When I got involved in 3D printing, I understood that I was on the “bleeding edge” – it wasn’t the first time, and it probably won’t be the last. I love to learn, and my curiosity has taken me to some pretty awesome places.

When I got my first 3D printer, I knew there’d be a learning curve, and that the software and hardware would evolve quickly. But of course, you don’t ever think about how much ….

That being said, sometimes people think it’s as simple as pushing a button: “Don’t you just put in the software and say go?”

I can say, emphatically, NO!

I’ve had some prints go perfectly, from beginning to end. Printing Simple Planes With Aquamarine Stripe – you can see the video here – went like a dream. It was the first print with the Cerberus 3D Gigante printer, which can print pieces up to 4-1/2 feet tall.

On the other end of the spectrum, there was a point when I had three 3D printers and none of them was printing. That was pretty frustrating.

What can go wrong? Sometimes it’s hardware – a blown board or two or three, a carriage that jumped the tracks. Sometimes I just couldn’t get the software to cooperate, with mysterious messages about stored prints waiting, or I ran out of RAM on one computer or another.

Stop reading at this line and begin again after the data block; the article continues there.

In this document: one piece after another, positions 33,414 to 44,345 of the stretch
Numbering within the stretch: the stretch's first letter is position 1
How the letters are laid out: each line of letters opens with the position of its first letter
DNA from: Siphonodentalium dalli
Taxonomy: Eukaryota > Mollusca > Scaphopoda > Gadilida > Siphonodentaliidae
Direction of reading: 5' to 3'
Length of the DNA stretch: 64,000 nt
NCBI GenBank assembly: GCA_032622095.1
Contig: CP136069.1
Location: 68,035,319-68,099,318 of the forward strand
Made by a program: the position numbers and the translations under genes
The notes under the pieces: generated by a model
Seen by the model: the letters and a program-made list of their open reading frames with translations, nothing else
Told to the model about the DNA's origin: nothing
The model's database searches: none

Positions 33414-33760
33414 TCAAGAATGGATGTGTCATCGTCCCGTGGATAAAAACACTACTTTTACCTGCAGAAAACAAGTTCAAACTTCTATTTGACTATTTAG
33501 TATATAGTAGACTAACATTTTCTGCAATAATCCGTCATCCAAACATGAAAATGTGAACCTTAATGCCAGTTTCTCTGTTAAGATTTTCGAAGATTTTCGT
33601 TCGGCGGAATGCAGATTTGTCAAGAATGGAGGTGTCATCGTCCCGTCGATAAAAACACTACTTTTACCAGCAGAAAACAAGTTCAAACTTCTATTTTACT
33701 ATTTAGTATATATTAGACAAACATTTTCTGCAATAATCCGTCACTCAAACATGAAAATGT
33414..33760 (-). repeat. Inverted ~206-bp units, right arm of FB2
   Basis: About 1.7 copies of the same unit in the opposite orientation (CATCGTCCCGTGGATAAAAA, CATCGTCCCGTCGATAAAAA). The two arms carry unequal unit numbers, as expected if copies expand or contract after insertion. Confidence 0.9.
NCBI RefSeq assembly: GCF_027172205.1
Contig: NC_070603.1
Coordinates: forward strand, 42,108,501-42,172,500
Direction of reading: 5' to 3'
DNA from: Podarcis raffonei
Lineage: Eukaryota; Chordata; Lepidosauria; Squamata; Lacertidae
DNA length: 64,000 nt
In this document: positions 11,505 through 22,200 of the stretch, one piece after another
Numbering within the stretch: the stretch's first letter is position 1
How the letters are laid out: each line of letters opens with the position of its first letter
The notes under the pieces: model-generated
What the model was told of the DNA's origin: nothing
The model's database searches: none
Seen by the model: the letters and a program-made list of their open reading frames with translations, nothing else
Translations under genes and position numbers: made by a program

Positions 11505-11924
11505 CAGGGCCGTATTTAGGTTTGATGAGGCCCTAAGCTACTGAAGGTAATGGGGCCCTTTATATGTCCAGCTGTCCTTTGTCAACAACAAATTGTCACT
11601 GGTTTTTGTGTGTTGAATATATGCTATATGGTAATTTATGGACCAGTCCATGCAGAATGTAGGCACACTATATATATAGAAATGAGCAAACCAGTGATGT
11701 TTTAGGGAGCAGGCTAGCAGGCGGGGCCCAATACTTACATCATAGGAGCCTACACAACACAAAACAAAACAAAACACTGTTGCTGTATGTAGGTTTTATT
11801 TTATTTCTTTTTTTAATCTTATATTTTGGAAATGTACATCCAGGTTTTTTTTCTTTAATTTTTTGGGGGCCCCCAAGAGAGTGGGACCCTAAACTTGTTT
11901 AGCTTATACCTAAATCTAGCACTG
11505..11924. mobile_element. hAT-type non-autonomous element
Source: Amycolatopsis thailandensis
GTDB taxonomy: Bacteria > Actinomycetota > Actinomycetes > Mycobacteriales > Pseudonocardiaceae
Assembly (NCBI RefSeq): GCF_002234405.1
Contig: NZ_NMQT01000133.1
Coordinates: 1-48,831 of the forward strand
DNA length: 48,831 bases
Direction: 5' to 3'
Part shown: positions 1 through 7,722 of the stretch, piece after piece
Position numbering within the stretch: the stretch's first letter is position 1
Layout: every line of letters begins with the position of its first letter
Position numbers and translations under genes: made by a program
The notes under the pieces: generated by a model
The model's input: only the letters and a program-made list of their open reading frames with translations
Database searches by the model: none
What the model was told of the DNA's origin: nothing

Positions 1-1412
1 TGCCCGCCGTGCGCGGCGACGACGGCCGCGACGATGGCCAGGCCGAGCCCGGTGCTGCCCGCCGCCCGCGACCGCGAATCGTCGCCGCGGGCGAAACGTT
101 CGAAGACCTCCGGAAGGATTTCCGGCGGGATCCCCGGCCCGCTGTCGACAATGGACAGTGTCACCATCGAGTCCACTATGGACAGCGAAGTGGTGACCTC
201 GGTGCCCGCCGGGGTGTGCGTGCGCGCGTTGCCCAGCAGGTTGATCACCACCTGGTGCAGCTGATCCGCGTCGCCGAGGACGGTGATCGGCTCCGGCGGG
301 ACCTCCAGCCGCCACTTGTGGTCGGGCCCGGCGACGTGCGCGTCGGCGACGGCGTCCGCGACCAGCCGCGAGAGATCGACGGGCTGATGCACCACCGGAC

Sometimes I just need to tweak the settings, such as flow rate, feed rate and speed, during a print.

There are times you can just let it run, but I’m finding that these printers are still pretty temperamental. If it gets too hot, I might turn on a fan. Too cold, I’ll shine a light on the print, although the Cerberus machines have heated trays, which helps.

Or maybe I’m going to have to change filament and need to slow down the print so I don’t have to get up in the middle of the night to do it. Or the filament is bunching up on the corners or the fill is getting wispy, and I need to slow the rate.

I’m quite sure that it won’t be long before you actually can push a button and walk away, but it’s bound to be at least a few years off.

Until then, I’ll keep tweaking, noting what works, and yes, cussing a blue streak now and then ….